Saturday, 17 March 2012

Kino by Juergen Fauth - Book Review

Title: Kino
Author: Juergen Fauth
Publisher: Atticus Books
Publication Date: 15th April 2012
Pages: 258
Format: E-Book - PDF
Genre: Literary Fiction
Source: ARC from NetGalley






Kino is the tragic story of a silent film director in Nazi Germany and his modern day granddaughter’s quest to redeem him. When the long lost, first-ever silent film from legendary director Kino arrives mysteriously on his granddaughter Mina’s doorstep, Mina’s mission to discover the man she barely knew begins.

As Kino’s journals plunge the reader into the depraved glamour and infectious panic of 1920s and 30s Germany, with a cast of characters including Joseph Goebbels, Fritz Lang and Leni Riefenstahl, Mina finds her mission may be more dangerous than she’d imagined.

A quick-moving page turner, Kino raises the questions concerning any artist working today: What is true art? How do art and politics shape one another? And at what cost to his identity, family and sanity should an artist pursue his vision? (Goodreads Synopsis)


This book is an interesting quasi-thriller that combines questions on art with high speed car chases.

Mina was a great character, flawed and yet engaging, and I enjoyed following her as she tried to discover the truth about her film-maker grandfather.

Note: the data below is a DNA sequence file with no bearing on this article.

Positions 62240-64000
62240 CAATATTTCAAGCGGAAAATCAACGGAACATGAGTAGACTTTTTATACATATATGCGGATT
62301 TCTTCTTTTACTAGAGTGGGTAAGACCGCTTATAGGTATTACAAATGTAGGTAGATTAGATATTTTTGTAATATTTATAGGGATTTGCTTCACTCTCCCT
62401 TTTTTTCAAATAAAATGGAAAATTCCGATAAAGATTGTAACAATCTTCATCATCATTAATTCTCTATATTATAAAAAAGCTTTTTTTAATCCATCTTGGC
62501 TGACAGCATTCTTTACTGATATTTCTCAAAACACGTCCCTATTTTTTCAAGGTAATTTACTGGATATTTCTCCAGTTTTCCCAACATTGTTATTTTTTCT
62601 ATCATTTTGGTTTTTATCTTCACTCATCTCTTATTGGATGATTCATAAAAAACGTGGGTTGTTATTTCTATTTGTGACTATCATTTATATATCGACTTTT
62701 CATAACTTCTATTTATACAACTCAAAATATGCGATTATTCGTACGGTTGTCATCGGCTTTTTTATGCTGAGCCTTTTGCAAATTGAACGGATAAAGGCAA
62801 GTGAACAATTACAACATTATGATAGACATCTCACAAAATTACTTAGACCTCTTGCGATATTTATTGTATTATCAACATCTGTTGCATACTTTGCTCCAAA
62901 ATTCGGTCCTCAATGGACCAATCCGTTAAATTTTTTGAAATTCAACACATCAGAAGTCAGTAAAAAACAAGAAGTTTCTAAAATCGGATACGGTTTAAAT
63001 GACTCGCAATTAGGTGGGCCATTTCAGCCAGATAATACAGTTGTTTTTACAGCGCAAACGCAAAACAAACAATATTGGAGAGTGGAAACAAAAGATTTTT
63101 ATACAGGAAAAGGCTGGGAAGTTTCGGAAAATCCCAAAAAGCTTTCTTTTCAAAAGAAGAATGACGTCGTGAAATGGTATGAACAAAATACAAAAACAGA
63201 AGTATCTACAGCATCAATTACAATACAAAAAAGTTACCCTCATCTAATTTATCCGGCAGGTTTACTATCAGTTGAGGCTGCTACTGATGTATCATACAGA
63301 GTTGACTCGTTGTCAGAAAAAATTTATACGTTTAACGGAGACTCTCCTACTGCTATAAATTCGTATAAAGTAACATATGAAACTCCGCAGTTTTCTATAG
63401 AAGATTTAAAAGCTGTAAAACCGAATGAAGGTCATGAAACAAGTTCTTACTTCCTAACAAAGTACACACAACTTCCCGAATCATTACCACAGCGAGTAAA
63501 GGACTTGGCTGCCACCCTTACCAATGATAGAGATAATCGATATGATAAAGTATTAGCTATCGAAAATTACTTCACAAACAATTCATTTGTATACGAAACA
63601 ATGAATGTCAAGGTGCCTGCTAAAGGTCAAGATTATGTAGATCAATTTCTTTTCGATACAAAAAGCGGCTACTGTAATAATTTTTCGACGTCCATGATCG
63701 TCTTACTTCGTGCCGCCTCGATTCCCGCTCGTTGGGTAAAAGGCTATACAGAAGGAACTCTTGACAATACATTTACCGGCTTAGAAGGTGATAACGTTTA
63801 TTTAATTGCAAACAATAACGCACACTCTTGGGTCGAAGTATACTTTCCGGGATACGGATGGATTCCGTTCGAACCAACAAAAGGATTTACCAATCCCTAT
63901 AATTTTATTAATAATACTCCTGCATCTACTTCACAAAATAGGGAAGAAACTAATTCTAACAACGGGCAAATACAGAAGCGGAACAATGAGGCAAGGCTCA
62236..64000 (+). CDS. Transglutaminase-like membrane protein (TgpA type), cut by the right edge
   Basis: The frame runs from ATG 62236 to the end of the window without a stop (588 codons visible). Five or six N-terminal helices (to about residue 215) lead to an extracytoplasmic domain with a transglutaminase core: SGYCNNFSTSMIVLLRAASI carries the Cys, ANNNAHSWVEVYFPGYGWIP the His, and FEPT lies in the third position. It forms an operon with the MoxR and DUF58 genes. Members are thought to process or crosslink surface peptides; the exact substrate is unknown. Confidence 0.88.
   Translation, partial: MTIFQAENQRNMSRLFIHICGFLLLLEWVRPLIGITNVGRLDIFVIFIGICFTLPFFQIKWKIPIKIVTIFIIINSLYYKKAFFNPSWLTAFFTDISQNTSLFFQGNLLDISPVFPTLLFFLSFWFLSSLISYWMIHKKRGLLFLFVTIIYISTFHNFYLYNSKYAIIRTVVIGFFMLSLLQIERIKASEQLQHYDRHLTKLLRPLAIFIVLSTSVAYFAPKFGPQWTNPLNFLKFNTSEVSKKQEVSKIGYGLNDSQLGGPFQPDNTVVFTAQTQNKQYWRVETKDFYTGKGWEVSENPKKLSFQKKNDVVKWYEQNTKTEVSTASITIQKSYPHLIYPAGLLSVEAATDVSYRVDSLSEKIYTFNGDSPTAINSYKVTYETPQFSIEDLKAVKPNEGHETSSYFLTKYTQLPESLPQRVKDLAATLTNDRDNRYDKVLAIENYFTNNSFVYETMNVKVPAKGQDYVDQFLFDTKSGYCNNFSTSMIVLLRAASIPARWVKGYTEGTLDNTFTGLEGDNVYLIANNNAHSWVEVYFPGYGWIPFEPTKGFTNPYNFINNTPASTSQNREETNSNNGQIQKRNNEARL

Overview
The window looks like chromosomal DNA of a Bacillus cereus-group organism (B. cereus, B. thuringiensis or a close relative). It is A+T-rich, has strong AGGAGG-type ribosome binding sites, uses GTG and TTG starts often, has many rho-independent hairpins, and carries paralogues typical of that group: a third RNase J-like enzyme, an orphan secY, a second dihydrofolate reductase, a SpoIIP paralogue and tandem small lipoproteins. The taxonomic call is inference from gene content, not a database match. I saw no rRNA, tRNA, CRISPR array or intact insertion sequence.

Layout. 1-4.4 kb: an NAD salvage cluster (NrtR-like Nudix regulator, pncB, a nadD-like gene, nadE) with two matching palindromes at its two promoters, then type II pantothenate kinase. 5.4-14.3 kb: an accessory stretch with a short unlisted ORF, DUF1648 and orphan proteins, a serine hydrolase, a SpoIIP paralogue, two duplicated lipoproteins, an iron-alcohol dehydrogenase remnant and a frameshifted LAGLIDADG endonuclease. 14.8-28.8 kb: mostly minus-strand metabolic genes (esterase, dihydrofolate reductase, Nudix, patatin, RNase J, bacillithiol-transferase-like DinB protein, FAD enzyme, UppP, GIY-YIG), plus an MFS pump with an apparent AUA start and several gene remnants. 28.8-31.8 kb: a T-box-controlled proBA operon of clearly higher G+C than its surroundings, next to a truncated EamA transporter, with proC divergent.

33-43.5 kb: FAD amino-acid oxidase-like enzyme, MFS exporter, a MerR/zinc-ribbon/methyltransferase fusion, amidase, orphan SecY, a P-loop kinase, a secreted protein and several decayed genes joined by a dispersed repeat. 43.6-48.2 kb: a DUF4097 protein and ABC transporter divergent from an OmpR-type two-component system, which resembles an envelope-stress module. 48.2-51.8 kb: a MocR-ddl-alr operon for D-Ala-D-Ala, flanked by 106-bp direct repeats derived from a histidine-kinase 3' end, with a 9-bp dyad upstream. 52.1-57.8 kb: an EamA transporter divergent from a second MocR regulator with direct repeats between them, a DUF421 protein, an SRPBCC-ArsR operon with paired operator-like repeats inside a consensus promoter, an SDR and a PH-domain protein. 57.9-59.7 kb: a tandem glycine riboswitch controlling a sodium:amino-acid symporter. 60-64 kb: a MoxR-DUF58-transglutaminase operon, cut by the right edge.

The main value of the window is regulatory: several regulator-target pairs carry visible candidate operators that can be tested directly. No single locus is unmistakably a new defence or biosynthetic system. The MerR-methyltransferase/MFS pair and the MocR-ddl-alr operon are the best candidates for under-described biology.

The plot moves along at a good pace as we alternate between Mina's adventures and her grandfather's journal. With so many conflicting opinions about Kino, we struggle along with Mina to separate the truth from the fiction.

At times the storyline felt a little 'Hollywood', but I got the impression that was an intentional choice by the author as it tied in with ideas in the story about the nature of art and intellectual property. Unlike a Hollywood movie, though, there is not a completely happy ending and Fauth leaves it to the reader to decide if things have been resolved satisfactorily or not.

This book is an interesting, fairly quick read that both entertains and raises some thought-provoking questions. At times serious, at times quirky, this will appeal to readers who like something a little bit different.

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